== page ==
Our brains are amazing! I mean really amazing! And so is nature! I am, well just let me say, past retirement age so I have read and learned so many things that I forgot I knew. The computer that we call “brain” does have the natural ability to remember everything we put into it. The test is our ability to recall or bring it out. This morning, reading a post on Facebook, I saw this photo- This is a spiraling Mexican cactus. I love and am fascinated by the cacti that surrounds me here in the Arizona deserts. They are the epitome of surviving and adaptation. Anyway, that is another subject.
I am also drawn to patterns, after all-I am a quilter, and this is one of my all time favorites. As I was glancing at some of the shared remarks, I found one that provided the name of this great phenomena, Fibonacci. As I followed the link, it dawned on me that I already knew this, I probably learned it in high school math but my point is, I recognized the principle! My brain is still working! And THAT is a good thing.
And I loved reviewing what I had learned years ago and learning even more! Fibonacci numbers are awesome. They are in every living thing. Plants, humans, animals. I am going to try to define it here so I can better remember it-Nature’s numbering system. It is nature’s way of numbering the order of the growth. In plants we see it in the arrangement of the leaves, the petals, the sections that fruit produces. It is natures way of producing the plant to the fullest advantage of its production. The pine cone and the pineapple, the arrangement of the petals on a flower and the seed arrangements of a sunflower all display this natural order.
This is the link to
learn refresh your memory about Fibonacci:
Photo sources and acknowledgements-
The sunflower center photo is from the website link listed. the spiraling cacti photo from my personal photos and the blooming Mexican cactus photo is borrowed from naturalnews.com as shared on Facebook
In January I had the opportunity to go to St. George, Utah for a quilt retreat (Quilt St. George.) But my best friend and cousin (isn’t it great that it’s the same person) and I didn’t go for the classes. Instead we made this trip to view 2 wonderful antique quilt trunk shows by Sandra Starley. Sandra’s website, Textile Time Travels has more information on the quilts I am going to share with you and her collection is absolutely amazing both in variety and condition.
These are just a few of the quilts Sandra shared with the group but they are among my favorites:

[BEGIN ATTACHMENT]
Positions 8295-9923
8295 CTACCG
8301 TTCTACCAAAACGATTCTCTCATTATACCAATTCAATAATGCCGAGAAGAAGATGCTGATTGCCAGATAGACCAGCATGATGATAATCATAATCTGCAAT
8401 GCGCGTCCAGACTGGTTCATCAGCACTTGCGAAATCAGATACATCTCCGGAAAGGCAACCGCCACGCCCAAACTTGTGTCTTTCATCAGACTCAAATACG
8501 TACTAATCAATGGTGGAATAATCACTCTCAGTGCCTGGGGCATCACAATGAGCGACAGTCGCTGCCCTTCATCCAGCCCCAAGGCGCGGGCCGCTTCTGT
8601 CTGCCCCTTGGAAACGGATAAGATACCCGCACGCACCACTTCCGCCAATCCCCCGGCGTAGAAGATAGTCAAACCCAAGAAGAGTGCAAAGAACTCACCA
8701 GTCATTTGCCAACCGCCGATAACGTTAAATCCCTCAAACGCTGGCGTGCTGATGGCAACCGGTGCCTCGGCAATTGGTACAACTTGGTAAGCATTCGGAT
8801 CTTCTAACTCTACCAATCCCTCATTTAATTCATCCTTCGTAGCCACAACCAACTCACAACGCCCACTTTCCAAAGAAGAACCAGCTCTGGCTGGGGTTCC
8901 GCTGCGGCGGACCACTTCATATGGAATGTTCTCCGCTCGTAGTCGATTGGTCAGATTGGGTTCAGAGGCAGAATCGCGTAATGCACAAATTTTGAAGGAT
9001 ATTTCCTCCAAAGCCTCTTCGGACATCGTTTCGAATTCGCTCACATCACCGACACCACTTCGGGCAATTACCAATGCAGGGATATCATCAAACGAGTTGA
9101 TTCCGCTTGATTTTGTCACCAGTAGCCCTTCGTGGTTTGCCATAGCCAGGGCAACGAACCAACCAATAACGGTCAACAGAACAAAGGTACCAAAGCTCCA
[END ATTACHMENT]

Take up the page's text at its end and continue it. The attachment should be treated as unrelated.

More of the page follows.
This Flying Geese block set on point creates a strong secondary pattern with the red sashing. Made c. 188o but many fabrics are older.
I love hexagon quilts. This one, done in an Around the World pattern could almost be a “charm” quilt (no fabric is used twice) except for the piece of fabric that Sandra is holding next to the quilt. This fabric is printed in a “printed patchwork” design or more commonly known as cheatercloth and was used to make several of the hexagons. The quilt was made c. 1885.
This Blazing Star or Star of Bethlehem has my vote. I love several things about it: the blue background really makes a statement, the surrounding stars (which also means that we can call this a Lone Star quilt) and the great skill this quilt maker had. I have seen several quilt tops of this design that can’t be finished because they don’t lay flat and cannot be “quilted out”. Probably late 19th century.
These Flying Eagles are perfect. The twisted wings show the bird in flight as opposed to many other Eagle quilts, shown with straight out-stretched wings as seen here. Applique Eagle quilts have been popular since the early 19th century. The red saw-tooth border adds to the appeal of this great quilt by defining the central motif.
One more, okay?
This one is my favorite because, well what do you think…
This is amazing! Every motif was appliqued on to this background. The circles are perfect and the proportions are exact. Made in c.1860, she could have made this pattern up or perhaps saw it on a piece of china. She didn’t use straight-edge acrylic rulers, rotary cutters or design walls. She just cut out each element and stitched it in place.
I think the amount of work that went into making a quilt in the early days of quilting is what draws me to antique and vintage quilts. They tell a story of a woman that had very little free time but used her talents and imagination to create a thing of beauty.
I had permission from Sandra to take these photos. If you want to see and learn more about them, visit her website and ask her permission to use her photos.